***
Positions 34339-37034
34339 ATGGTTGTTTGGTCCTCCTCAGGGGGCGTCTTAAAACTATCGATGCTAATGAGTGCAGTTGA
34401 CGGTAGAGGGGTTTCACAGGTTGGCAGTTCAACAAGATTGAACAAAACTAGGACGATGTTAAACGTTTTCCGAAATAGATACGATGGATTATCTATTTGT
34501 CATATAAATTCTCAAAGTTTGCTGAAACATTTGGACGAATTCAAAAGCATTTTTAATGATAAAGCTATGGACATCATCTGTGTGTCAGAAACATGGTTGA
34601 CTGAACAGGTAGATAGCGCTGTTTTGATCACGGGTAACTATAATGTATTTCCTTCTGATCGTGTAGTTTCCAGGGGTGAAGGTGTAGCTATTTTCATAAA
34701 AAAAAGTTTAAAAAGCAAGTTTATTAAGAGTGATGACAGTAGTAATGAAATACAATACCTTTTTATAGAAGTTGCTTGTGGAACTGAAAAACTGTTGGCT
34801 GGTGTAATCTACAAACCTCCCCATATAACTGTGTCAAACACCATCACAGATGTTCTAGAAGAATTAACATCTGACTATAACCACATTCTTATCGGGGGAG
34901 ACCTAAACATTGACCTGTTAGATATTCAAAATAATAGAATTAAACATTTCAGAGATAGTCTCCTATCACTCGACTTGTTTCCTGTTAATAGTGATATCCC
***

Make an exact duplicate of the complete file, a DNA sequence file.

Positions 34339-37034
34339 ATGGTTGTTTGGTCCTCCTCAGGGGGCGTCTTAAAACTATCGATGCTAATGAGTGCAGTTGA
34401 CGGTAGAGGGGTTTCACAGGTTGGCAGTTCAACAAGATTGAACAAAACTAGGACGATGTTAAACGTTTTCCGAAATAGATACGATGGATTATCTATTTGT
34501 CATATAAATTCTCAAAGTTTGCTGAAACATTTGGACGAATTCAAAAGCATTTTTAATGATAAAGCTATGGACATCATCTGTGTGTCAGAAACATGGTTGA
34601 CTGAACAGGTAGATAGCGCTGTTTTGATCACGGGTAACTATAATGTATTTCCTTCTGATCGTGTAGTTTCCAGGGGTGAAGGTGTAGCTATTTTCATAAA
34701 AAAAAGTTTAAAAAGCAAGTTTATTAAGAGTGATGACAGTAGTAATGAAATACAATACCTTTTTATAGAAGTTGCTTGTGGAACTGAAAAACTGTTGGCT
34801 GGTGTAATCTACAAACCTCCCCATATAACTGTGTCAAACACCATCACAGATGTTCTAGAAGAATTAACATCTGACTATAACCACATTCTTATCGGGGGAG
34901 ACCTAAACATTGACCTGTTAGATATTCAAAATAATAGAATTAAACATTTCAGAGATAGTCTCCTATCACTCGACTTGTTTCCTGTTAATAGTGATATCCC